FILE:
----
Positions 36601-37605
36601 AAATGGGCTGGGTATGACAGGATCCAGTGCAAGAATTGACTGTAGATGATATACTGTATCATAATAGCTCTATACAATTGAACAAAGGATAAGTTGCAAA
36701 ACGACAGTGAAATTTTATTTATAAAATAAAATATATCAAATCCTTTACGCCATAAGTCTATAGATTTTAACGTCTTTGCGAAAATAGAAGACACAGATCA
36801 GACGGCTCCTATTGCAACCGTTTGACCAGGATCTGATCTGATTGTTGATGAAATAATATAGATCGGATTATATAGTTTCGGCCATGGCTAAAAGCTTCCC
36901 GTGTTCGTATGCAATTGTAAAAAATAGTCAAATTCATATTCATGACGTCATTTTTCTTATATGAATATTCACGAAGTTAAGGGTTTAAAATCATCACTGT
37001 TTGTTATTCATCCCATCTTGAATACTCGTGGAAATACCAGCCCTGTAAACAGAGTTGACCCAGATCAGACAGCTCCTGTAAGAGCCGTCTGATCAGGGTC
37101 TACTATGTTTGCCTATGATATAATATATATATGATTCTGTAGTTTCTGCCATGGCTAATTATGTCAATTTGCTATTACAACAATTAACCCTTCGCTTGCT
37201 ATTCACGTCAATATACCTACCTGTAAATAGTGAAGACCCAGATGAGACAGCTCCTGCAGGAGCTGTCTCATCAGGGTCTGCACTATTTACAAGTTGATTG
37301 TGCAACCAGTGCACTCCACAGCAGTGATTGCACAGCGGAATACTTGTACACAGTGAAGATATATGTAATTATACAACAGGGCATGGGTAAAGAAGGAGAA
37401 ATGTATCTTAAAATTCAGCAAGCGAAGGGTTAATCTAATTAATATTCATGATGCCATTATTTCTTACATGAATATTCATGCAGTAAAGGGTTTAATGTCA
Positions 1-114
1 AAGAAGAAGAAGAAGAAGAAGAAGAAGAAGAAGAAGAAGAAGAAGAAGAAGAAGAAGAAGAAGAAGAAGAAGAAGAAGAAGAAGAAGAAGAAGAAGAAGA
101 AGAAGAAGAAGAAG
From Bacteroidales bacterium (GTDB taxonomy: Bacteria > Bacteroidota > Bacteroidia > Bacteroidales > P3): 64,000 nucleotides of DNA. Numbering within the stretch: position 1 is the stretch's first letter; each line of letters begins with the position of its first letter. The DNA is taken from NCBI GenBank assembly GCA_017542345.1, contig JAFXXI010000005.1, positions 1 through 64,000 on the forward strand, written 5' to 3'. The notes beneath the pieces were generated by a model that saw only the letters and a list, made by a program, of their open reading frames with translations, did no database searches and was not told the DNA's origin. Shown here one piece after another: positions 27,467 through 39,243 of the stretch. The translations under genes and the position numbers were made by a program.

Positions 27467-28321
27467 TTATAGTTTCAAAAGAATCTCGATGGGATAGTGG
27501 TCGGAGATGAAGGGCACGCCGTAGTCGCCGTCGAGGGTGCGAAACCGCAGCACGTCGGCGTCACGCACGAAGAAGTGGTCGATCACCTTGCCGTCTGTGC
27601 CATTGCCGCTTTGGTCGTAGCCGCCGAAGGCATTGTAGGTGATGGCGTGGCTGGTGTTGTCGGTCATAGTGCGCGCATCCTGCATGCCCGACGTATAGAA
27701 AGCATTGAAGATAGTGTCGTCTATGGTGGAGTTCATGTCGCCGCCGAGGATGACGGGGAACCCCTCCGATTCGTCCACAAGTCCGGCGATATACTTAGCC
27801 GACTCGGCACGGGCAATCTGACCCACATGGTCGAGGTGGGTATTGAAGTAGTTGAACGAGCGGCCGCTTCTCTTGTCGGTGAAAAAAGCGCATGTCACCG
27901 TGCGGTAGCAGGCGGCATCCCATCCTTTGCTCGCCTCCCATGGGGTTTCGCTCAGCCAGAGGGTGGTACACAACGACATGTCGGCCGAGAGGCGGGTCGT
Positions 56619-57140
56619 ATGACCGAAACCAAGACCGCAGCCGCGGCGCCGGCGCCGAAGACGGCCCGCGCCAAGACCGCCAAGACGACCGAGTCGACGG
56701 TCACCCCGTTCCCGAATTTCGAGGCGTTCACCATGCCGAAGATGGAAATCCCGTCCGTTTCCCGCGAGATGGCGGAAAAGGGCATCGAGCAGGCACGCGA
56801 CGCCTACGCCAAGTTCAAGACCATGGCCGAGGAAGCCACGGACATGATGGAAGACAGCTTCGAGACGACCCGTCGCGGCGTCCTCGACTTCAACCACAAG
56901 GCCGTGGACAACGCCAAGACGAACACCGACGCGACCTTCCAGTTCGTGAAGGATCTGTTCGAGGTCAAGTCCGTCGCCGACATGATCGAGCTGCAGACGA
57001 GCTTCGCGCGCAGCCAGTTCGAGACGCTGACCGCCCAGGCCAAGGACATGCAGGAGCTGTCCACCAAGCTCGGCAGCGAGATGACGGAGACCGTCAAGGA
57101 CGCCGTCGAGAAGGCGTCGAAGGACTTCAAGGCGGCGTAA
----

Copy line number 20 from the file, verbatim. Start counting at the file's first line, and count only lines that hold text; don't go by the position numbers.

27801 GACTCGGCACGGGCAATCTGACCCACATGGTCGAGGTGGGTATTGAAGTAGTTGAACGAGCGGCCGCTTCTCTTGTCGGTGAAAAAAGCGCATGTCACCG